So after I moved rooms and got rid of stuff, I thought my problems were over. I'd purged a lot of things I didn't need or want or anymore. Baggage = less. Huzzah and a half.

And I think it actually did help, for a while, because the packing dreams did seem to subside after that. I didn't have the angst of having too much stuff, so that angst couldn't pervade my dreams anymore.

Sleep well? I think I shall!

But then Last Week happened. It was like the perfect storm; three things that ought never to happen at once... happened at once.

1. It was the end of the school year. I always take some stuff home at the end of any year, like my extra boots, water bottle, stuff like that.

THAT I could handle.

2. I was leaving my job entirely, which had never happened. So I was also packing up my fan, my vacuum, my beanbag chair, posters, signs, notes from children, and anything else that could be remotely considered mine. (And no, I didn't steal a stapler. And not just because someone infinitely borrowed my lone stapler some months before.) In addition, I had to sort through, back up, and/or delete the files from my computers. Oh, and make things ready and accessible for the next person.

A more difficult task... but still possible.

3. Everyone in the building was moving out completely, because our school's floors and pipes are being redone. This meant that every last crumb of equipment had to either be put in a box OR labeled with a fancy sticker OR put into a special plastic bag.

If #2 hadn't happened, I could have probably gotten away with putting everything school-related into boxes and letting the moving company (folks who were hired to remove all boxes from the building before the remodeling happened, and return them to the correct place afterwards... well, in theory.) deal with it. But because I was vacating my position, and I knew someone else would be coming along to fill it, I felt strongly that everything had to be organized and ready for the next person. I didn't want this person to open up a box in September and find tangled-up cords and broken headphones. I wanted them to just be able to smoothly transition into the job and think, "Wow, my predecessor was SO ORGANIZED. She even PACKED in an organized way!"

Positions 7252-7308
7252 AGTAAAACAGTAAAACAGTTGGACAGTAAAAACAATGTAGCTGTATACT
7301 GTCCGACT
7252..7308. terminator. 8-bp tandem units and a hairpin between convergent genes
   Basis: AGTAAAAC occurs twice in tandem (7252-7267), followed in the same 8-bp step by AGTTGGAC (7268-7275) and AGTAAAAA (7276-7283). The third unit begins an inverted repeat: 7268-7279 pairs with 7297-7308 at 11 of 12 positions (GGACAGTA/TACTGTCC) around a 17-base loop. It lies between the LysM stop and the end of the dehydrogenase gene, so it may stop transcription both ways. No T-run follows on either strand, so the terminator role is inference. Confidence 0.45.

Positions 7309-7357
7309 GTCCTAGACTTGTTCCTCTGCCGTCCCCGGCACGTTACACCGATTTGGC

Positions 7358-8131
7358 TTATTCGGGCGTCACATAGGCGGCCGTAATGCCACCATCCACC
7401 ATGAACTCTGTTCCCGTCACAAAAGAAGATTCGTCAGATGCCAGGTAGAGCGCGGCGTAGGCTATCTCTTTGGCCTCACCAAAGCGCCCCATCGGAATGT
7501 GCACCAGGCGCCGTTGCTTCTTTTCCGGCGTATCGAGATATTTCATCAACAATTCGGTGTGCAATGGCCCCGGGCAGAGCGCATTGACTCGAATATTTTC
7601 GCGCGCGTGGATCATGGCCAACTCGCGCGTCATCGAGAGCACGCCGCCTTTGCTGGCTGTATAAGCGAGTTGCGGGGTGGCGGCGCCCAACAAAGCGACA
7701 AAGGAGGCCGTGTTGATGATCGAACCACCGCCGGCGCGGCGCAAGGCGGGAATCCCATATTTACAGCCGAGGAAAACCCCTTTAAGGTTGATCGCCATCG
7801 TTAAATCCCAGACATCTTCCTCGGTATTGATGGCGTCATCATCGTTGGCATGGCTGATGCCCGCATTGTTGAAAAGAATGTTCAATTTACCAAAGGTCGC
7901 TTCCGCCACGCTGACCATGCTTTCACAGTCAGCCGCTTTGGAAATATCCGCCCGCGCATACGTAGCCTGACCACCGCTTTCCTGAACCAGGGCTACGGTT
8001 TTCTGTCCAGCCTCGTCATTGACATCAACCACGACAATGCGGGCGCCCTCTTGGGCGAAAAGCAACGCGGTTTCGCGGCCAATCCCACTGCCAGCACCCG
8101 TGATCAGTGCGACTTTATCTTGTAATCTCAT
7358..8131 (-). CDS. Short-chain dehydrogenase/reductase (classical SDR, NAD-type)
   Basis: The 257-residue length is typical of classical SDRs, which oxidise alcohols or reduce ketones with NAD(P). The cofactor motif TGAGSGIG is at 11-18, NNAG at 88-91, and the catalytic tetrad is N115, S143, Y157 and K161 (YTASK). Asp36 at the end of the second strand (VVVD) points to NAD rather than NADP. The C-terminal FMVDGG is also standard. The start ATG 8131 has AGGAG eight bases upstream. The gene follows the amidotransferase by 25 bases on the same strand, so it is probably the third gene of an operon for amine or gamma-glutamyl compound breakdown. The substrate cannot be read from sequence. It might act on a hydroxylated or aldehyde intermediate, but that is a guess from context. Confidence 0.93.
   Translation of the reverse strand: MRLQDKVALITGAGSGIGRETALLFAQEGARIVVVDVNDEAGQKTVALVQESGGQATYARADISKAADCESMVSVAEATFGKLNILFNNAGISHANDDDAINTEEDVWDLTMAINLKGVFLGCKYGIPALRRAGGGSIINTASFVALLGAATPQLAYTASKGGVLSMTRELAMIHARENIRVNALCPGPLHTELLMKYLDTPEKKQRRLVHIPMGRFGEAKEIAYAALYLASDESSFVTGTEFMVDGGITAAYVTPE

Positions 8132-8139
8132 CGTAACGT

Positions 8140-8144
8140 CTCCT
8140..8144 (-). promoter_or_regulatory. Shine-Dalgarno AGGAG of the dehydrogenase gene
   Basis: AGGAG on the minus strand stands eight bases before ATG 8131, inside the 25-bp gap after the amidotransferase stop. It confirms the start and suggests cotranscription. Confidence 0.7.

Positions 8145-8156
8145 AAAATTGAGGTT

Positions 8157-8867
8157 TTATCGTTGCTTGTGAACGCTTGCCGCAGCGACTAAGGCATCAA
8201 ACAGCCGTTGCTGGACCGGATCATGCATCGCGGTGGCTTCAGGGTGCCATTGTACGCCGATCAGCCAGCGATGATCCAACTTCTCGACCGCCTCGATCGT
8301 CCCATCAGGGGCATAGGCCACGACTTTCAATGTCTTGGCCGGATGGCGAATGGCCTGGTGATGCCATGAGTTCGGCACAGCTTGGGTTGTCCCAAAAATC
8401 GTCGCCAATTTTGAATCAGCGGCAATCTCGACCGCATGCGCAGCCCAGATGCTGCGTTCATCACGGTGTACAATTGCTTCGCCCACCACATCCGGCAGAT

Well, I tried my best to be organized. But then something else got in the way: THE DEADLINE.

In my packing dreams/nightmares, there's typically a sense of urgency because of an approaching deadline. I don't just need to pack, I need to pack before it's too late. The deadline never actually comes in the dreams, though. I mean, I don't know that my brain has ever gone that far. I'm usually just still packing when I wake up.

But in real life? There was a deadline, and its name was June 12th. June 11th was the very last day we could be in the building. June 12th, the movers were coming in and taking everything away. Construction/remodeling would begin soon after. If I left something behind or forgot to do something? Too bad, so sad.

Even though my last day of work/pay was June 9th, I was there all day June 10th and June 11th, packing -- and panicking.

Organization? Another dream. As June 12th approached, I just started throwing stuff into boxes.

So the person who takes over my job, come Fall, will have some surprises waiting for him or her....

Like, a few boxes that are totally organized and labeled with useful items.

And a few boxes that contain a really odd assortment of plastic things that I wasn't sure if they'd want, so, um... HERE!

And like I said in my last post, by the time I left on June 11th, I had inhaled enough dirt and dust to make me physically sick.

So I was sick, plus:

1. Semi-emotional from saying goodbye to the kids.

2. Semi-emotional from saying goodbye to my job.

3. Semi-emotional from the physical labor and the dusty chaos and regret over things not being ideal and the strange feeling that I was in Inception all of a sudden.

But then, as the days passed and my summer vacation commenced, I began to relax, to unwind, to feel good again.


And then, last night, I had another packing dream.

Thursday, June 11, 2015


Look... I know that movies and real life are not the same. I know that when I come home from grocery shopping, I'm not going to be carrying a singular paper sack with fresh greens and an unwrapped baguette sticking out the top. I'm fairly certain that if my car gets into a minor accident with another car, neither vehicle will explode. My phone number doesn't start with "555," I rarely have an accompanying soundtrack, and if I decide to go to the bank to make a deposit, you can rest well assured that I'm probably not about to be involved in a hostage situation or bank robbery.

Despite knowing all that, when I decided to resign from my job recently, I thought it would be like how it is in the movies. When movie people quit or get fired, they clean off their desk and leave the office carrying a box, much like this one:

If only it were that simple.

Four days, four car loads, and a living room that currently looks like Woodstock: The Aftermath, but I'm finally out of there, ready to begin the next phase (which I'm either going to call The Great Adventure or the Glorious Unfolding... and hope that Mr. S.C. Chapman doesn't mind either way.)

I'm ready!

Sure, I've inhaled enough dust and dirt in the past week to give me an allergy attack of epic proportions. My eyes are watering, my head is throbbing, and my right nostril wants me to sneeze, while the left one doesn't seem interested. I'm tired and achy and cranky and dirty and I still have a ton of stuff to put away.

But it will get put away.

And these aches and allergies will pass.

And the story has only begun.